Now, I’m the first to admit that I don’t have much love for Campbell Newman and his cohorts. But they are a vast improvement over the previous bunch running the joint up here. And the laws they have passed targeting criminal gangs have copped some unfair criticism.

That’s not to say that these laws are perfect or that they shouldn’t be refined. Nor does it mean that a government with absolute and total control of the numbers in parliament won’t push too far. What these laws highlight, however, more than an unease about civil liberties or the problem with criminal gangs, is that there is no review mechanism in the Sunshine State. Queensland is the only state without an upper house.

This is of more serious concern. And it should be addressed.

If these laws provide a catalyst for a renewed debate about the senate, then they will do much more than just target outlaws. They will also fix a glaring hole in Queensland’s governance mechanisms.

Author: Bernard Gaynor

Bernard Gaynor is a married father of nine children. He has a background in military intelligence, Arabic language and culture and is an outspoken advocate of conservative and family values.

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  1. The only reason that 0.9% of crimes are committed are because bikies silence and intimidate witnesses.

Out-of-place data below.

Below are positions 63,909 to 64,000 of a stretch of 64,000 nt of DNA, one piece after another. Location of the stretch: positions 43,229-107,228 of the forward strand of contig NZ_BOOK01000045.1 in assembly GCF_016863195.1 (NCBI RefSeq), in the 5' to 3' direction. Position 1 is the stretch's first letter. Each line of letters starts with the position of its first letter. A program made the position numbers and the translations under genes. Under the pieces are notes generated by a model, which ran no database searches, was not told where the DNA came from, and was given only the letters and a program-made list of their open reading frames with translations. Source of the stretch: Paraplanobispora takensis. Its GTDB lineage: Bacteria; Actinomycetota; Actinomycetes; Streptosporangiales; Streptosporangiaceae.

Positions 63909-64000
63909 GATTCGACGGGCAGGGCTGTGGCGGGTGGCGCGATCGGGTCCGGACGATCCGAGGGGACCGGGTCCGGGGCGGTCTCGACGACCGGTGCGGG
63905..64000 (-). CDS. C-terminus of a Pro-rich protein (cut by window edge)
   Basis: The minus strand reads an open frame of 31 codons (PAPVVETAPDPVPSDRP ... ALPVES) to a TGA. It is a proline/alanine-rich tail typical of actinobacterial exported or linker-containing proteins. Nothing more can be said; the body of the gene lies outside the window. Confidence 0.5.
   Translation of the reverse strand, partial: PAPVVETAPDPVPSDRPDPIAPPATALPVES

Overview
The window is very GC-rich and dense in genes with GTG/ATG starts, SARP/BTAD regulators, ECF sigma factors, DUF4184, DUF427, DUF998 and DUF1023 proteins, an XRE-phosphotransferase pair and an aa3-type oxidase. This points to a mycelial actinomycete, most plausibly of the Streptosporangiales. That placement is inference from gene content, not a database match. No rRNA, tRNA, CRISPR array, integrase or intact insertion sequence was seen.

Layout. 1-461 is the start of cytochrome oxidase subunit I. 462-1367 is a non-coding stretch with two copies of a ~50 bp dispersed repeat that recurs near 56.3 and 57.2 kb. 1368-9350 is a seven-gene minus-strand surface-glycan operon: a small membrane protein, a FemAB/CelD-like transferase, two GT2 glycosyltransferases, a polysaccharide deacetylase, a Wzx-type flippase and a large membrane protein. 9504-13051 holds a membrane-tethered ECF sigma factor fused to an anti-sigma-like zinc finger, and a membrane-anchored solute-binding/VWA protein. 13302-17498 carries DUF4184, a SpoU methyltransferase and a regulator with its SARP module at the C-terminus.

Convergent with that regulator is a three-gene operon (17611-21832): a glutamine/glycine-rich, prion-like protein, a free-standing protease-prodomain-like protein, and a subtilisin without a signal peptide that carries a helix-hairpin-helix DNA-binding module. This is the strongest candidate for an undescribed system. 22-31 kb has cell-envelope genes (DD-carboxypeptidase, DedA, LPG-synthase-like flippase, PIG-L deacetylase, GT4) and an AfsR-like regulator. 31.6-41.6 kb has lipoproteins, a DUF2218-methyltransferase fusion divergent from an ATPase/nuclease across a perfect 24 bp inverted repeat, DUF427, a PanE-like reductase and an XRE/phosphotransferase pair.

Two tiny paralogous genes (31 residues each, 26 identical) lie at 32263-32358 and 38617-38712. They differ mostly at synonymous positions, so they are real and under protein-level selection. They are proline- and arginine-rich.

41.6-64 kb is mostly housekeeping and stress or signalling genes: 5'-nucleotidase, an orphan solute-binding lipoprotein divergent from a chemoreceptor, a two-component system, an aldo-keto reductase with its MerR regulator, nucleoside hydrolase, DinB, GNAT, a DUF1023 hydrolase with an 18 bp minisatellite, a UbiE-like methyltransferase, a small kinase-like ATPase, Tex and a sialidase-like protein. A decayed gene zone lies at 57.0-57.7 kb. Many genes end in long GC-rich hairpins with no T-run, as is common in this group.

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  2. Define “crime” webboy. Are you counting each conviction as a crime, without weighting them for years served, so that a murder counts for the same as an assault? The problem with bikie gangs is that they are reasonably suspected of a lot more crimes than they are actually convicted of, because witnesses are too scared to testify, even in the absence of direct intimidation. Arson, for example, represents a very low proportion of total crime. On your logic, we shouldn’t do anything about it. Why don’t you engage in some critical thought before you regurgitate whatever facile drivel the left have trotted out to undermine public safety.

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    • Hi Stephen. Thanks for commenting – all I can say is wow! You said it better than I could!

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    • I don’t know how they defined a “crime” in those figures, but those figures come from a government agency, specifically police. Now let’s step back here and use our brains for a moment. What happens when you make association with a criminal organization illegal? The people involved will try much harder to hide to avoid conviction, and if they don’t hide they’ll threaten police. I wonder if you happen to recall what the new piece of hardware police will be getting is? Oh, could it be full body armor? Now, why would they need that if the new laws are so fantastic? Could it be that they’re expecting a higher level of threat as a result of the laws? Nooo, surely not, that would be too logical. It sounds to me like the police were starting to do well before the new laws were brought in. Time will tell if the new laws are effective, but I would be willing to bet that if there is any success at all, with it will come the hassling of innocent citizens going about their own non-criminal business who just happen to fit a biker stereotype.